It's more difficult to do well, but many of you can donate your time, or partially donate your time through e.g. taking a lower salary to do direct work on pressing and important problems than your market value in another domain.

Secondly, and more personally, I just don't think of most of my available resources as being deservedly "mine". However badly my life goes, save civilizational catastrophe, I wi... (read more)

I nodded vigorously the entire time I read this post. Thank you.

This post and headline conflate several issues:

  1. Whether democratic control of resources will result in an efficient allocation towards doing the most good
  2. Whether democratic control of resources will attract or deter contributions from wealthy people
  3. Whether donors have a moral claim to their wealth

It seems many of the comments express agreement with 1) and 2), while ignoring 3).

I would hope that a majority of the EA community would agree that there aren't good reasons for someone to claim ownership to billions of dollars. Perhaps there are those that disagree. If many disagree, in my mind that would mark a significant change in the EA community. See Derek Parfit's comments on this to GWWC: http://www.youtube.com/watch?v=xTUrwO9-B_I&t=6m25s. The headline "The EA community does not own its donors' money" may be true in a strictly legal sense, but the EA community, in that some of it prioritizes helping the worst off, has a much stronger moral claim to donors money than do the donors.

It's entirely fair and reasonable to point out the practical difficulties and questionable efficiencies involved with implementing a democratic voting mechanism to allocate wealth. But I think it would be a mistake to further make some claim that major donors ought to be entitled to some significant control over how their money is spent. It's worth keeping those ideas separate.

I would hope that a majority of the EA community would agree that there aren't good reasons for someone to claim ownership to billions of dollars. Perhaps there are those that disagree.

I would certainly disagree vehemently with this claim, and would hope the majority of EAs also disagree. I might clarify that this isn't about arbitrarily claiming ownership of billions of dollars - it's a question of whether you can earn billions of dollars through mutual exchange consistent with legal rules.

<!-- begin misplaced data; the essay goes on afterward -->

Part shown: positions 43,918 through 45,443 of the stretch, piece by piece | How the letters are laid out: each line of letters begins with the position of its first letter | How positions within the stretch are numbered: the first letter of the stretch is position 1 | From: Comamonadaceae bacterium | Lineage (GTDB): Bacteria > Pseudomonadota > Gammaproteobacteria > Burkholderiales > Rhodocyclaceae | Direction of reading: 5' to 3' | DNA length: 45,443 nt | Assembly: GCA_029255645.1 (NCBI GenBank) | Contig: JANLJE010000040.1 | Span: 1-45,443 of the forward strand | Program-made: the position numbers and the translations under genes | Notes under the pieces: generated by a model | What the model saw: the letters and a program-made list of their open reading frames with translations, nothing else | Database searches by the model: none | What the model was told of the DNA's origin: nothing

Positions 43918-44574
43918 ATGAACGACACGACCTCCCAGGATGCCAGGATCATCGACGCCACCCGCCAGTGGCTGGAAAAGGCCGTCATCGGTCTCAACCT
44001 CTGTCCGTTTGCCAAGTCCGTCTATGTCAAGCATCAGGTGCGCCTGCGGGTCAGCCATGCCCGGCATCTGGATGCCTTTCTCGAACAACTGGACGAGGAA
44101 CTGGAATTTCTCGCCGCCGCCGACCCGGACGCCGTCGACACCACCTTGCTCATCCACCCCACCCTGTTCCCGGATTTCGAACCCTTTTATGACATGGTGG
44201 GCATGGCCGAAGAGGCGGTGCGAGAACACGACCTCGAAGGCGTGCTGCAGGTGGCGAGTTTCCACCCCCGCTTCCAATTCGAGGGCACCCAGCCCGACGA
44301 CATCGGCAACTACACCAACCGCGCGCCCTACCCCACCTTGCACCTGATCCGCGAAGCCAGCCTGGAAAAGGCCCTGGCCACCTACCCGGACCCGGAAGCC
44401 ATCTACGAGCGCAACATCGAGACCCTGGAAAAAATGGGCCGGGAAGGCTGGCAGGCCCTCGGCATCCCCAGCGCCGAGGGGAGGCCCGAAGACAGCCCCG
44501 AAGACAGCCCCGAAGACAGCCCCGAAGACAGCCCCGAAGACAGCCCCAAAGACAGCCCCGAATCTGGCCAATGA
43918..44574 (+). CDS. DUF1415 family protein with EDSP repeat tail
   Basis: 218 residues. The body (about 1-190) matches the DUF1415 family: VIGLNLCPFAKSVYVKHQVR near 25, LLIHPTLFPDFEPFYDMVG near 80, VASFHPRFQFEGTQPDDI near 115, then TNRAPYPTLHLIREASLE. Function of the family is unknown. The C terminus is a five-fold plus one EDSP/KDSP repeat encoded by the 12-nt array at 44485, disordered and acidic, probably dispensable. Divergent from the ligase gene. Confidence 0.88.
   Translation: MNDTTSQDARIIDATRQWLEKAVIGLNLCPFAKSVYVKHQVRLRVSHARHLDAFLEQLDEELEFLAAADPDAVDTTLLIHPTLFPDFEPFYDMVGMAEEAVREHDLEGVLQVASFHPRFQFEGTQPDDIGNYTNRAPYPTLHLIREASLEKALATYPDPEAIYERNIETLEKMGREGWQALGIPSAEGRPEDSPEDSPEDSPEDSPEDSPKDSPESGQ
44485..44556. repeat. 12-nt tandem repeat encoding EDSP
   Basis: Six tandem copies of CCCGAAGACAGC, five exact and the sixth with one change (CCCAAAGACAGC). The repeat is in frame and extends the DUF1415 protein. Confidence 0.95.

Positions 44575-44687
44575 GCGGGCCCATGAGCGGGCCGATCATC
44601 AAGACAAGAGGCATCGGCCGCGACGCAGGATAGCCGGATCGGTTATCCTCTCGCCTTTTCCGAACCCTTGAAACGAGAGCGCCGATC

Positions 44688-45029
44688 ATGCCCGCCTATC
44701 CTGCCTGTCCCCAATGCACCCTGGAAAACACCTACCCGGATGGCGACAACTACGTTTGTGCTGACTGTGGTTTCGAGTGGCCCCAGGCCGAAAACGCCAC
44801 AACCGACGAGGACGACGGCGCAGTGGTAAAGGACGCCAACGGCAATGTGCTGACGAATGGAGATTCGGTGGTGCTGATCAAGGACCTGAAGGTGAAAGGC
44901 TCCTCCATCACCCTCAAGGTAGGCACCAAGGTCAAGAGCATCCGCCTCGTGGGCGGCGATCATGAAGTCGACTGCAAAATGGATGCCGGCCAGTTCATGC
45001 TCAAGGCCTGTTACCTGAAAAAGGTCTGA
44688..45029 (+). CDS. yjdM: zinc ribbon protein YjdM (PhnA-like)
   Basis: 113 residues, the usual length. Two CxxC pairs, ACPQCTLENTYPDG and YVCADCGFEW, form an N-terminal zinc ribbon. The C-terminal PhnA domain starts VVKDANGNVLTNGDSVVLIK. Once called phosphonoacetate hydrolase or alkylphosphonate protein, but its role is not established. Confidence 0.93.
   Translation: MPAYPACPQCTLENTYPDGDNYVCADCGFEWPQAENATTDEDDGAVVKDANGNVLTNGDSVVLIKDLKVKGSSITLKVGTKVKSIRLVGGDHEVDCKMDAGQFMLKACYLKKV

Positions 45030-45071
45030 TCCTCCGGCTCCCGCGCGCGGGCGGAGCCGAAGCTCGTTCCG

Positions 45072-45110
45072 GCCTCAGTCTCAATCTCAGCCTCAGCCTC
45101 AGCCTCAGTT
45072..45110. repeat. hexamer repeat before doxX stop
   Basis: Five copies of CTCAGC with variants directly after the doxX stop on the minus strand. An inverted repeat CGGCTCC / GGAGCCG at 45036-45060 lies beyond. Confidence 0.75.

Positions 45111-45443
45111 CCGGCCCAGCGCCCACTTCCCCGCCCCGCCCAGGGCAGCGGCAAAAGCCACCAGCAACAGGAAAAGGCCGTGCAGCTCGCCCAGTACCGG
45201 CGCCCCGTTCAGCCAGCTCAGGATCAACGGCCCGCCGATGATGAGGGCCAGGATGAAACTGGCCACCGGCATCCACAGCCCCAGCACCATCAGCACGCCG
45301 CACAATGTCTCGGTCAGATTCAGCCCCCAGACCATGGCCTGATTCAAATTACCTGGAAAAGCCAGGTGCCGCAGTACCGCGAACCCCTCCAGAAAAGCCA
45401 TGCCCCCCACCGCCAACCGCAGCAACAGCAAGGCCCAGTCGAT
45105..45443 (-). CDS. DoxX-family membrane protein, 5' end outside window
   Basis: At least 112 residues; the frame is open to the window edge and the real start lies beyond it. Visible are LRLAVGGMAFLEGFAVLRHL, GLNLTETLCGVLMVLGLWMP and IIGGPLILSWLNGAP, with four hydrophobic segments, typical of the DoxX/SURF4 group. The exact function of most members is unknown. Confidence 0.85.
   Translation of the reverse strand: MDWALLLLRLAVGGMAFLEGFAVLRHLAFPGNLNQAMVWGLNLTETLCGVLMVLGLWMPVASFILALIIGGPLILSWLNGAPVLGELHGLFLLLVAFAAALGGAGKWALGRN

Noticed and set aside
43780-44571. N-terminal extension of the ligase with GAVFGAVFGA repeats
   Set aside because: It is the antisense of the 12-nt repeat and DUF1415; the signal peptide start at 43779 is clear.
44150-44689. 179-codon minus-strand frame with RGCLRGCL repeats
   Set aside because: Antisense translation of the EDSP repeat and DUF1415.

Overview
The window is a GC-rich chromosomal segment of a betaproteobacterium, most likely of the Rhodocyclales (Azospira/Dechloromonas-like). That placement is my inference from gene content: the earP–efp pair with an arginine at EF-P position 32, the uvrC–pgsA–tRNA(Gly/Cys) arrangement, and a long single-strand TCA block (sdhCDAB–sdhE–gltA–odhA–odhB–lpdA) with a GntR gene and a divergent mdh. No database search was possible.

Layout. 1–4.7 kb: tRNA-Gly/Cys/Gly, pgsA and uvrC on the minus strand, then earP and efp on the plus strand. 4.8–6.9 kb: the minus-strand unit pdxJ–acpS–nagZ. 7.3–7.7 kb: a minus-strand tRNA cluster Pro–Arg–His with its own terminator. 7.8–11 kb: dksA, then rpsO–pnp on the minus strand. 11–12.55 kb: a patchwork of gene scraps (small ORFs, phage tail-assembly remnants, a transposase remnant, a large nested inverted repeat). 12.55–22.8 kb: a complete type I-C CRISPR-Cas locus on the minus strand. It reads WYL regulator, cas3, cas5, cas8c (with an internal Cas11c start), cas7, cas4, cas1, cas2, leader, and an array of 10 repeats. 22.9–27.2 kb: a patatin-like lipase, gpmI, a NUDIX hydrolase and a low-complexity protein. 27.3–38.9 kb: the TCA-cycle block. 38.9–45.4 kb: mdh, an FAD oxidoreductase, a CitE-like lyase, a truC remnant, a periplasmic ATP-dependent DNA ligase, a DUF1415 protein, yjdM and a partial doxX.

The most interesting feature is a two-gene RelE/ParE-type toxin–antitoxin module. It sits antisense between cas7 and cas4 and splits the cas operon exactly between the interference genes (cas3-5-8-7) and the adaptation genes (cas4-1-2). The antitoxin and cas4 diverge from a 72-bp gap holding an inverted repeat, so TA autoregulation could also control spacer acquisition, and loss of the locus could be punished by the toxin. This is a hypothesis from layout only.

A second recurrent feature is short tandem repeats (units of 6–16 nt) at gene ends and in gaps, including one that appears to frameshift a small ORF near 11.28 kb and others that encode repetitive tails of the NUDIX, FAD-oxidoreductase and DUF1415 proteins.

We might believe, as EAs, that it is either a duty or a supererogatory action to spend one's money (especially as a billionaire) to do good, but this need not imply that one does not "own their money."

("EA community, in that some of it prioritizes helping the worst off, has a much stronger moral claim to donors money than do the donors" may also prove a bit too much in light of some recent events)

One good reason to claim ownership to billions of dollars is that you are going to donate billions of dollars to effective charities.
Guy Raveh
Meh. Depends how you got the money. Obviously SBF is an example of someone for whom it was definitely immoral, but I doubt a billionaire exists that actually made their money morally. It's also difficult sometimes to enforce pledges to donate the money - SBF kept most of his money rather than putting it in the non-profits. Though in this regard Moskovitz and Tuna (and also Gates and Buffett for example) have delivered.
Marcus Rademacher

I think a significant part of the whole project of effective altruism has always been telling people how to spend money that we don’t own, so that the money is more effective at improving the world.

Seems reasonable to me for EAs to suggest ways of spending EA donor money that they think would be more effective at improving the world, including if they think that would be via giving more power to random EAs. Now whether that intervention would be more effective is a fair thing to debate.

As you touch on in the post, there are many weaker versions of some suggestions that could be experimented with at a a small scale, using EA Funds or some funding from Open Phil, and trying out a few different definitions of the ‘EA community’ - eg - EAG acceptance, Forum karma, etc, and using different voting models, eg - quadratic voting, one person one vote, uneven votes etc, veto power for Open Phil.

A number of recent proposals have detailed EA reforms. I have generally been unimpressed with these - they feel highly reactive and too tied to attractive sounding concepts (democratic, transparent, accountable) without well thought through mechanisms.


Why more democratic decision making would be better has gone largely unargued. To the extent it has been, "conflicts of interest" and "insularity" seem like marginal problems compared to basically having a deep understanding of the most important questions for the future/global health and wellbeing.

Agree. Mood affiliation is not a reliable path to impact. 

“ But, as with other discourse, these proposals assume that because a foundation called Open Philanthropy is interested in the "EA Community" that the "EA Community" has/deserves/should be entitled to a say in how the foundation spends their money.”

I think the claim of entitlement here is both an uncharitable interpretation and irrelevant to the object level claim of “more democratic decision making would be more effective at improving the world”.

I think these proposals can be interpreted as “here is how EA could improve the long-term effectiveness of its spending”, in a similar way to how EA has spent years telling philanthropists “here is how you could improve the effectiveness of your spending”.

I don’t think it’s a good idea to pay too much attention to the difference in framing between “EA should do X” and “EA would be better at improving the world if it did X”.

Definitely agree with this post.